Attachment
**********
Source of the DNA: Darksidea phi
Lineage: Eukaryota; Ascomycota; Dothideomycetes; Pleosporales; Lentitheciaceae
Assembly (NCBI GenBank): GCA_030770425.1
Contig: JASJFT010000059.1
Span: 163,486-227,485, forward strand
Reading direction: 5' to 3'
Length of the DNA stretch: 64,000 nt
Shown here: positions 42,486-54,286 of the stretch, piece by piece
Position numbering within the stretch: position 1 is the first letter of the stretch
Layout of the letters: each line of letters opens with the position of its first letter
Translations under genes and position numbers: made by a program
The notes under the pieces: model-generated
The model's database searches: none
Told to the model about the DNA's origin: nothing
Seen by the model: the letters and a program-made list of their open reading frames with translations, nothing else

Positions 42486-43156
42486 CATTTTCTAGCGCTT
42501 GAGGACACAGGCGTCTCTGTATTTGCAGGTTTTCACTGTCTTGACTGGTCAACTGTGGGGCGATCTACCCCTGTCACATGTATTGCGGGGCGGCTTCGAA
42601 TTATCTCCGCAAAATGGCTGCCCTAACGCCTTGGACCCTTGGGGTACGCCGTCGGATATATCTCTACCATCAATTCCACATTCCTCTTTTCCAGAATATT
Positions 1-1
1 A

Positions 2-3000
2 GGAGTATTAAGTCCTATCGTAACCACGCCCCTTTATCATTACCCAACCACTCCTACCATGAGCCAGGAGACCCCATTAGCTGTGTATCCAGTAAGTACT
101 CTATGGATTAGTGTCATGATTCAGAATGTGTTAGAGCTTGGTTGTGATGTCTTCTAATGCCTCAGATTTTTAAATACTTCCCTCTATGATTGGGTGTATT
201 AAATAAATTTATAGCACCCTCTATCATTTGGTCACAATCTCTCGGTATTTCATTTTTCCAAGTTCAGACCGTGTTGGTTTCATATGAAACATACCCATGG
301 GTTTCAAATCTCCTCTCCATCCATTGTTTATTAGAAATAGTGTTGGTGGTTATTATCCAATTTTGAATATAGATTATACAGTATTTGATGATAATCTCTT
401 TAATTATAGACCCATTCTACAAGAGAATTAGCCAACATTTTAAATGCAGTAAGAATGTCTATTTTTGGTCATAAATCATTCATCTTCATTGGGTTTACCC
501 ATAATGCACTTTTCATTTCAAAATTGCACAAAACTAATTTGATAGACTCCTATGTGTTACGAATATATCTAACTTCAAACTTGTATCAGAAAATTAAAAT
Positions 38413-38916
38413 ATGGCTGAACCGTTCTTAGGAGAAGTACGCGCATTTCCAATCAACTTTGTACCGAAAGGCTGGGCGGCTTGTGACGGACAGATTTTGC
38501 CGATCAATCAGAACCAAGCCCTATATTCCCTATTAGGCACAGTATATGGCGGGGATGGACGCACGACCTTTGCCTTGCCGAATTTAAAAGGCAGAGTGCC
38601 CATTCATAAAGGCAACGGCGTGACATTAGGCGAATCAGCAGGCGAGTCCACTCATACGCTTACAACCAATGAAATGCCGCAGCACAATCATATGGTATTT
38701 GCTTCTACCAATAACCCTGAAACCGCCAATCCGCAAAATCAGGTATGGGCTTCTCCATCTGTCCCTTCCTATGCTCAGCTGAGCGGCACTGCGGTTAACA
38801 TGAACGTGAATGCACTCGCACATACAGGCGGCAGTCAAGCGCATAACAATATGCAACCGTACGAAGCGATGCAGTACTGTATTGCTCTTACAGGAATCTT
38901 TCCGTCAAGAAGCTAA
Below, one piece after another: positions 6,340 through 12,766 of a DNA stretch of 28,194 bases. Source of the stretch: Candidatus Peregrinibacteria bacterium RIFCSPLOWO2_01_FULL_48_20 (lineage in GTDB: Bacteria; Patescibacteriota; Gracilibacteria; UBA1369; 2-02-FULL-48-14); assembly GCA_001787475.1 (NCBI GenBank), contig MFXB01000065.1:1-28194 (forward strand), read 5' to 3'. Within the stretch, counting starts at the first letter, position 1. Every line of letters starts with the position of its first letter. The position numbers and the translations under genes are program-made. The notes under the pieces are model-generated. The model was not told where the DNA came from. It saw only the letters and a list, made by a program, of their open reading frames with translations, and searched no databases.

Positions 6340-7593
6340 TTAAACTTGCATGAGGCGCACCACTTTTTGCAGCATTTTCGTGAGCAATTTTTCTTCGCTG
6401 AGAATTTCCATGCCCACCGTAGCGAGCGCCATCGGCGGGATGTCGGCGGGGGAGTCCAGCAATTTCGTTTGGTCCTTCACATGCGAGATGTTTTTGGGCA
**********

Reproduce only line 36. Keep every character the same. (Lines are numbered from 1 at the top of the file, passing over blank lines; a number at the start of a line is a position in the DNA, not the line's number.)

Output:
Below, one piece after another: positions 6,340 through 12,766 of a DNA stretch of 28,194 bases. Source of the stretch: Candidatus Peregrinibacteria bacterium RIFCSPLOWO2_01_FULL_48_20 (lineage in GTDB: Bacteria; Patescibacteriota; Gracilibacteria; UBA1369; 2-02-FULL-48-14); assembly GCA_001787475.1 (NCBI GenBank), contig MFXB01000065.1:1-28194 (forward strand), read 5' to 3'. Within the stretch, counting starts at the first letter, position 1. Every line of letters starts with the position of its first letter. The position numbers and the translations under genes are program-made. The notes under the pieces are model-generated. The model was not told where the DNA came from. It saw only the letters and a list, made by a program, of their open reading frames with translations, and searched no databases.